The middle class today telegraphs its status through gleaming marble countertops, stainless-steel appliances, and “home sweet home” pillows from Wayfair. In sixteenth-century England, the emergent “middling sort” of merchants—slotted below the land-owning gentry but above peasants—made a show of acquiring biblical textiles and washbowls. To demonstrate this, Rich Man, Poor Man at the Met Cloisters reassembles the house of an Exeter cloth merchant and an entire Bed Bath & Beyond’s worth of 500-year-old home goods.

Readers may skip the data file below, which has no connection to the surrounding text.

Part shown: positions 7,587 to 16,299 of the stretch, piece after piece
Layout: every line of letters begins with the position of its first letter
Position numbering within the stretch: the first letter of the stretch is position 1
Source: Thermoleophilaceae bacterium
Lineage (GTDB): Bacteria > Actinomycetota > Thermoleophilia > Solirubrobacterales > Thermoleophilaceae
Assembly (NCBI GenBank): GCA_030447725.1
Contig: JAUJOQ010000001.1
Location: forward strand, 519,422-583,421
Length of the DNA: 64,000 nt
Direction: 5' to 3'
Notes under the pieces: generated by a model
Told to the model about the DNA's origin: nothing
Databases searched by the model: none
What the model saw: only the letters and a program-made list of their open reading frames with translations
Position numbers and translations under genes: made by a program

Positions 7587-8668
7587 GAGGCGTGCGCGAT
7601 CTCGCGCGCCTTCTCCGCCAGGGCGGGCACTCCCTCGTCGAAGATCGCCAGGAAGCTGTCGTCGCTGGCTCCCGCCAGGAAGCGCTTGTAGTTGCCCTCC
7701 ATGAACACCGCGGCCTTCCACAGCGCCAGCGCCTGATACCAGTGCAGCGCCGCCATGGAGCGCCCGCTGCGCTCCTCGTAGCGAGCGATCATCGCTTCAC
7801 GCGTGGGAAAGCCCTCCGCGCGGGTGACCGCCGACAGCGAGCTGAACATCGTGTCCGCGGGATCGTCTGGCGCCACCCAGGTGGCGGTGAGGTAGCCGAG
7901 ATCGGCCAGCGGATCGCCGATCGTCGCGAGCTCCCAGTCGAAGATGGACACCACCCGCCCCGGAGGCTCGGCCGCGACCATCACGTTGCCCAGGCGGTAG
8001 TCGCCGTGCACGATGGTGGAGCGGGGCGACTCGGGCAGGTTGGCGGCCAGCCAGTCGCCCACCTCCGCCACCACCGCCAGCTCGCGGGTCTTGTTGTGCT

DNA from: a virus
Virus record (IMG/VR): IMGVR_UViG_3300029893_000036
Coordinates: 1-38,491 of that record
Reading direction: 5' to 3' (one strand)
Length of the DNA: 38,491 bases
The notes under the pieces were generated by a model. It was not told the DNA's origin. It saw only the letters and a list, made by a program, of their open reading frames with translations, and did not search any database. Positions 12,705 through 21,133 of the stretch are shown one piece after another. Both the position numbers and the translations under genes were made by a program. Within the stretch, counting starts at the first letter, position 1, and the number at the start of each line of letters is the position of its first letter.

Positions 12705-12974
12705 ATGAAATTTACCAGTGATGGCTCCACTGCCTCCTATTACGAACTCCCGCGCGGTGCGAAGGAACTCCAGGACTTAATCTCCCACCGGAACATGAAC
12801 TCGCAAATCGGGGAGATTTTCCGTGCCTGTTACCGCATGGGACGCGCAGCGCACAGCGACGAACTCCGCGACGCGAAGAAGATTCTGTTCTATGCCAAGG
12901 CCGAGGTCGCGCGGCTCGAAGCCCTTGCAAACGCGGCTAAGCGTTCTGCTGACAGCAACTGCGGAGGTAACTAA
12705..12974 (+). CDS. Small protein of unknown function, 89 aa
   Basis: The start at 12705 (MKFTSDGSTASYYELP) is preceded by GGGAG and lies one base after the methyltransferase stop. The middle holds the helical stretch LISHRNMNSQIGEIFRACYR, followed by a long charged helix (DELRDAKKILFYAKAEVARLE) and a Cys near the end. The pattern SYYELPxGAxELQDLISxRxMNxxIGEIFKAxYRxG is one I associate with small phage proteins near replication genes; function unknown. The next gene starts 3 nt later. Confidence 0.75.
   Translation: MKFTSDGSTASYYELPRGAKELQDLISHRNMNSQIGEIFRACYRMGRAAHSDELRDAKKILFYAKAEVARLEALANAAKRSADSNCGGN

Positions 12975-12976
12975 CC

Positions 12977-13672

Publicly ridiculing the poor with the commodities they could now afford was a one-two punch for the medieval bourgeoisie. In a series of panels that decorate the exterior of the centerpiece dwelling, peasants were crudely caricatured as unthinking brutes or simps. Candlesticks and woodcuts depict buffoonish beggars drinking, prancing, or fighting. Exeter’s merchants perhaps experienced the same sick, class anxiety–riddled satisfaction that fills viewers of Here Comes Honey Boo Boo. Their latter-day counterparts consider it gauche to mock the poor and virtuous to tease the rich, even as they covet their security and lifestyles. Fear, desire, and—indeed—taste mask divisions once carved on the front door.